IT IS known for its dreaming spires but Oxford may be about to get a new addition to its famous skyline.
Environmental groups are calling for the construction of a network of gondola lifts — similar to those seen in ski resorts — to take traffic off the city’s congested streets. It is claimed that the lifts, which would probably operate at rooftop level, could carry up to 4,000 people an hour from the city’s outskirts into the centre.
The move would potentially remove dozens of tourist buses from the centre of Oxford, cutting emissions and creating more road space for cyclists.
If approved, it would be the seventh passenger cable car in the UK. Others include the Emirates Air Line built over the Thames in east London, the Heights of Abraham cable car in Matlock Bath, Derbyshire, and the mile-long Llandudno cable car in north Wales.
The suggestion, which was raised by the Greens on the city council and backed by Oxford Civic Society, comes amid mounting concerns over traffic across Britain.
Figures published by Inrix, a traffic data company, show Britain to have the worst congestion in western Europe, with motorists wasting an average of £1,168 a year in excess fuel and lost productivity from sitting in traffic.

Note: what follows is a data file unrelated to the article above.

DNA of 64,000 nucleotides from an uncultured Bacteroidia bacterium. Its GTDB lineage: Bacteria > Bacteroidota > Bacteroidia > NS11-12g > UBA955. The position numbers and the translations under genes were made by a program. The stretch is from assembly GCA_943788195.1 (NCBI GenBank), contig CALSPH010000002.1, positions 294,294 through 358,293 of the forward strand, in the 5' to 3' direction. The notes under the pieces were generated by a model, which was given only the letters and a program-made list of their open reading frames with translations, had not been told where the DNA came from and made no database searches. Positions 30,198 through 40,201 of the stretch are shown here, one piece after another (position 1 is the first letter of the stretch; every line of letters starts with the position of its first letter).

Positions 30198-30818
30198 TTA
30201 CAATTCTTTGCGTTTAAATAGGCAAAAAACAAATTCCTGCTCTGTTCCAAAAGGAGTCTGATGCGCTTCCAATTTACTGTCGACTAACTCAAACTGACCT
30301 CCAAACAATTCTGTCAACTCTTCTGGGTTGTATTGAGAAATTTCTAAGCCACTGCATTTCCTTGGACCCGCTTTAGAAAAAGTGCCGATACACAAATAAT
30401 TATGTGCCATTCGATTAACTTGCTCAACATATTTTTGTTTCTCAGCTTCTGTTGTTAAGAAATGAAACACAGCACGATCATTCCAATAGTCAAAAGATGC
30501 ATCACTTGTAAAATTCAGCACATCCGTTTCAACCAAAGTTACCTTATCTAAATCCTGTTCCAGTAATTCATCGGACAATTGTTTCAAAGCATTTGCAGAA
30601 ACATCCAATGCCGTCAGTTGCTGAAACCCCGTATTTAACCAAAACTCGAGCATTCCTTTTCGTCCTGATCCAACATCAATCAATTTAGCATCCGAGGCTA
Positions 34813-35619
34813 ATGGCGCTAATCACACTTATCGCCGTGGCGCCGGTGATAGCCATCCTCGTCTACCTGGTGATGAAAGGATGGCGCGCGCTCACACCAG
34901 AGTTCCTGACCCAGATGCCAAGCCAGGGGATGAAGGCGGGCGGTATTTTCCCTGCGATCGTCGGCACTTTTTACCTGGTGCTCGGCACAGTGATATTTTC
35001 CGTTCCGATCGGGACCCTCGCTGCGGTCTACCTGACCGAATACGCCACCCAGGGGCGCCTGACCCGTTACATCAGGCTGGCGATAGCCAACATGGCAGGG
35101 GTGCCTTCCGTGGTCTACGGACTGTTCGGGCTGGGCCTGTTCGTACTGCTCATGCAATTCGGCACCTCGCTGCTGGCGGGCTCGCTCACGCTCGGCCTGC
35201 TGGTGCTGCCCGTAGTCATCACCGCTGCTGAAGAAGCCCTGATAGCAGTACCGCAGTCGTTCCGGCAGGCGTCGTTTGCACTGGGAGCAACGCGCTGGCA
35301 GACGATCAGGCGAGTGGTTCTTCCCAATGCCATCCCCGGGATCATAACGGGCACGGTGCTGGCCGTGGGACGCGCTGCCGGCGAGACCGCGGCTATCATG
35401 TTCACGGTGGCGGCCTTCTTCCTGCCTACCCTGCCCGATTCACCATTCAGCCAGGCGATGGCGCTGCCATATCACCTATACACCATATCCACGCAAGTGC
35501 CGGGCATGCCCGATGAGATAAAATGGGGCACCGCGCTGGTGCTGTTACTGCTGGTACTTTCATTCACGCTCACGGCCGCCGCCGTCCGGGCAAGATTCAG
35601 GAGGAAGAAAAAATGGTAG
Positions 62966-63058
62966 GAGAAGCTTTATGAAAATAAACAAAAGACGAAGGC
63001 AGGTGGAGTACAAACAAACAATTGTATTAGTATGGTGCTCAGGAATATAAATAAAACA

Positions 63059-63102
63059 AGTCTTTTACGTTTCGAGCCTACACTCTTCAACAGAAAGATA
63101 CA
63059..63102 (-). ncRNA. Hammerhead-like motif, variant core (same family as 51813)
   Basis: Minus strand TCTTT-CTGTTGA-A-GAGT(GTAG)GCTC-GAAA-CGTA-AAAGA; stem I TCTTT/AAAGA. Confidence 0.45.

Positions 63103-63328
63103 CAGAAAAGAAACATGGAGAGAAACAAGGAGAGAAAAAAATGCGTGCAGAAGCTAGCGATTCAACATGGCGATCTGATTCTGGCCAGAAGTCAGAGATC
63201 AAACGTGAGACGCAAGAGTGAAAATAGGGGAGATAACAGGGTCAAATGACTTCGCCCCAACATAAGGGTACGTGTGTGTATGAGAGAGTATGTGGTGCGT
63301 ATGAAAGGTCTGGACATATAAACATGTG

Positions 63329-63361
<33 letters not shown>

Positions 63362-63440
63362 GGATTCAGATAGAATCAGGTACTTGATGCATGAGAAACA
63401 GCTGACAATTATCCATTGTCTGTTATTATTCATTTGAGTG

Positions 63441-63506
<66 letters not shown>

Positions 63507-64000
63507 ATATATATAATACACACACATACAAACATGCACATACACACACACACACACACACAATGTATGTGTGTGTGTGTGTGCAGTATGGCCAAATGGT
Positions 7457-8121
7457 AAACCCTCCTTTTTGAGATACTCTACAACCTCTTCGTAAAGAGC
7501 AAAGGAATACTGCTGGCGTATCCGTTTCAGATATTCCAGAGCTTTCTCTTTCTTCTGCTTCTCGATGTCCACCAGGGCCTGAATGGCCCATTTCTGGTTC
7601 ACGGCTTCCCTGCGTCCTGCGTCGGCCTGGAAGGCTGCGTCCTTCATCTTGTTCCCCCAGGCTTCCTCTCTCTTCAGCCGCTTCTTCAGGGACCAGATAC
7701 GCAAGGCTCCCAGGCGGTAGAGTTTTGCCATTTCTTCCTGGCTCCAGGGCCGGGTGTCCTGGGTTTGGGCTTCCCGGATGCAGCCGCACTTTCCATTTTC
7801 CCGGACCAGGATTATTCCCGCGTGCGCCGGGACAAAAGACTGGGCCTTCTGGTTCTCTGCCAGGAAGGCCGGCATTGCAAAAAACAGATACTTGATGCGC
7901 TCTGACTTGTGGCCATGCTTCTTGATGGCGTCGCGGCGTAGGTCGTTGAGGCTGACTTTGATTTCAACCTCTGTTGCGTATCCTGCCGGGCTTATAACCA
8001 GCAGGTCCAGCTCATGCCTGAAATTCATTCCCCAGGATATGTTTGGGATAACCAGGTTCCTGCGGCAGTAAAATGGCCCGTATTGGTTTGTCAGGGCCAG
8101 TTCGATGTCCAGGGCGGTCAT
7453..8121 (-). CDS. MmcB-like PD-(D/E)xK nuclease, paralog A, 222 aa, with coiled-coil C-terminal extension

In Cambridge the region’s mayor has already outlined proposals for an underground tram line through the city, as part of a plan to solve serious congestion.
Now local authorities in Oxford are under pressure to consider measures to take thousands of vehicles off the streets at peak times. Last month, Green Party councillors in the city called for £25,000 for research into “low carbon aerial urban public transport”. It said gondola lifts — cars suspended from a continuously circulating cable — should be considered as an alternative to road transport. The Greens’ amendment was defeated at a city council meeting.
The move has won support in the city, however. Oxford Civic Society, which campaigns to preserve the city, said that “far from being a crazy idea fit only for ridicule, cable cars could provide part of a solution to Oxford’s chronic traffic congestion”. Juliet Blackburn, of the society’s transport group, added that as gondolas ran on electricity they would not contribute to air or noise pollution.
“Gondola lifts take up very little land for their pylons and for their stations; these could even be on the roof of an existing building,” she said. “Obviously this makes their initial cost much less than for other modes of transport.”
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